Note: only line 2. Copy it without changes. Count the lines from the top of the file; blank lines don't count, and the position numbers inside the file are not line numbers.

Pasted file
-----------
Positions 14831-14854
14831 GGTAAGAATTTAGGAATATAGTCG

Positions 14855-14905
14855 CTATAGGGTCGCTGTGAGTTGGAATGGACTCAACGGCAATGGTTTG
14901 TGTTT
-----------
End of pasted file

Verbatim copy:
14831 GGTAAGAATTTAGGAATATAGTCG